May 102014
 

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Your server appearing pretty slow could be many things from wrong configs, scripts and dodgy hardware – but sometimes it could be because someone is flooding your server with traffic known as DoS ( Denial of Service ) or DDoS ( Distributed Denial of Service ).

Denial-of-service attack (DoS attack) or Distributed Denial-of-service attack (DDoS attack) is an attempt to make a machine or network resource unavailable to its intended users. This attack generally target sites or services hosted on high-profile web servers such as banks, credit card payment gateways, and even root nameservers. DoS attacks are implemented by either forcing the targeted computer to reset, or consuming its resources so that it can no longer provide its services or obstructs the communication media between the users and the victim so that they can no longer communicate adequately.

In this small article you’ll see how to check if your server is under attack from the Linux Terminal with the netstat command

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Feb 152013
 

As I wrote more than 2 years ago, the network tools (often referred as net-tools) ifconfig, netstat and route that should be familiar to anyone that has worked with a terminal, have been deprecated in favour of the iproute2 suite from some years.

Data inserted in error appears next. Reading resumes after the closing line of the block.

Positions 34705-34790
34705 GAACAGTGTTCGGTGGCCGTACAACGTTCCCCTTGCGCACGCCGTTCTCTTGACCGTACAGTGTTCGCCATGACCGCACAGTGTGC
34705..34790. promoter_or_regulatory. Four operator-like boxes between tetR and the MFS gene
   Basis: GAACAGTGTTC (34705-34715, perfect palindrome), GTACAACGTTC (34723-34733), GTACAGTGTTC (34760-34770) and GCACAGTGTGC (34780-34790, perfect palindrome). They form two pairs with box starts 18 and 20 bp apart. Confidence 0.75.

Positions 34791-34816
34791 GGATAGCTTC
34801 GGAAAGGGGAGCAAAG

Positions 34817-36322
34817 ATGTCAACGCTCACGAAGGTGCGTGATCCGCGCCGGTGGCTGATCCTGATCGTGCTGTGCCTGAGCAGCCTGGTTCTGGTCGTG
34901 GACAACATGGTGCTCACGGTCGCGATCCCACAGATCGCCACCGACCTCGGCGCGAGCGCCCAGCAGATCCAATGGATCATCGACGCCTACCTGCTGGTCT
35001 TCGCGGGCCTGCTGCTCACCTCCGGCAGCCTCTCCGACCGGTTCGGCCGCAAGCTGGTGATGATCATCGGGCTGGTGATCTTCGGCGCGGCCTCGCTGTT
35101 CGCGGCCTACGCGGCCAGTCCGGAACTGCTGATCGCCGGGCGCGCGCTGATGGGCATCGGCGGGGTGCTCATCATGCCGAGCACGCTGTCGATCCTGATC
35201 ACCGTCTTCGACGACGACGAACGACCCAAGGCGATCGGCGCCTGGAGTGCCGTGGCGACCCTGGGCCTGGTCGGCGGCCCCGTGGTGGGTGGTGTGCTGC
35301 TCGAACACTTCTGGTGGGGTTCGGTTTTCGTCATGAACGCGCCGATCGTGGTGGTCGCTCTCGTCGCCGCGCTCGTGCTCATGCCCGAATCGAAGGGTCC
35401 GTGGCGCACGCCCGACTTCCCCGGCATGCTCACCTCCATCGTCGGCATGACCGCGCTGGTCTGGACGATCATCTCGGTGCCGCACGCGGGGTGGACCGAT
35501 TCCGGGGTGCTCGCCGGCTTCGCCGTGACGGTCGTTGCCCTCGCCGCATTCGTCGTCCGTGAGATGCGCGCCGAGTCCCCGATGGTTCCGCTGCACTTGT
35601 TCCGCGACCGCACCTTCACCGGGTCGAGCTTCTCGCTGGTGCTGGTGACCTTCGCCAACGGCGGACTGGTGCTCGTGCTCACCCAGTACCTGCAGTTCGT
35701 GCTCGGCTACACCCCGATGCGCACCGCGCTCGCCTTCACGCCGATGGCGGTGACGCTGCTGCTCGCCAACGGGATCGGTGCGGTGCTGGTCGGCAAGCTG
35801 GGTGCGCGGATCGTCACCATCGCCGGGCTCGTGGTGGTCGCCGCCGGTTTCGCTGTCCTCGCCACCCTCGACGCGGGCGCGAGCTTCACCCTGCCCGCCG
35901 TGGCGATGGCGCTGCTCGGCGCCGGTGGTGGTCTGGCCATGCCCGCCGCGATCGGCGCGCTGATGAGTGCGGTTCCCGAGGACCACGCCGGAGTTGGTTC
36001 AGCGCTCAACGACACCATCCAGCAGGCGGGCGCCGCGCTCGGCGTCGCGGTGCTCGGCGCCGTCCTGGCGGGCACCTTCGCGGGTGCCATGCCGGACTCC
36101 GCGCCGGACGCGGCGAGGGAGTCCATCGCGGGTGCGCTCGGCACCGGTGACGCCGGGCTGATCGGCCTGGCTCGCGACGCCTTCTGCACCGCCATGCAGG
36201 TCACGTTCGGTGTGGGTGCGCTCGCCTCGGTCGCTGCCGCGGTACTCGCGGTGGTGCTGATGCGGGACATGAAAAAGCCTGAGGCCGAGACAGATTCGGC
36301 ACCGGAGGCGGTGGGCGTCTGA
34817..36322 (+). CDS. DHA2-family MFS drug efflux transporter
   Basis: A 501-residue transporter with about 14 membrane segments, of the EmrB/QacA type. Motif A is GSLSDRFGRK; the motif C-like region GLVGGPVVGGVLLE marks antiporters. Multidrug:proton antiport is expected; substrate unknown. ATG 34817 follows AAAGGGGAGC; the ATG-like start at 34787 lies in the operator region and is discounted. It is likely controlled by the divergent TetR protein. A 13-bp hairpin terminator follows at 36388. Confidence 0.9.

iproute2 is intended to replace this entire suite of legacy Unix networking tools that were previously used for the tasks of configuring network interfaces, routing tables, and managing the ARP table, but which have not been developed since 2001.

You can find some examples of the usage of the iproute commands on my articles about:

- Policy routing
- Socket Statistics on Linux
- MAC Address Managment on Linux

And today I want to share with you some of the most useful commands that you can use with this “new” suite of commands and the translation of some old commands that we were all used to use on the terminal.
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Sep 072011
 

Article by Dominique Cimafranca first published on his blog regarding Ubuntu, and Linux in general.

A simple but effective procedure for evaluating security on your computer is to check what sites it’s connecting to, or what sites are connecting to it. Most critical malware nowadays turn computers into zombies for botnets — typically zombified hosts will connect to a central server using IRC. Or it could be that you’re inadvertently running a program that’s listening for Internet requests. In any case, it’s good to check these connections.
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CLI tools for Network analysis 2

After ping, telnet and dig we continue to see other useful tools for network analysis done by the command line. Traceroute traceroute is a computer network tool used to show the route taken by packets across an Internet Protocol (IP) network. An IPv6 variant, traceroute6, is also widely available. The traceroute tool is available on [...]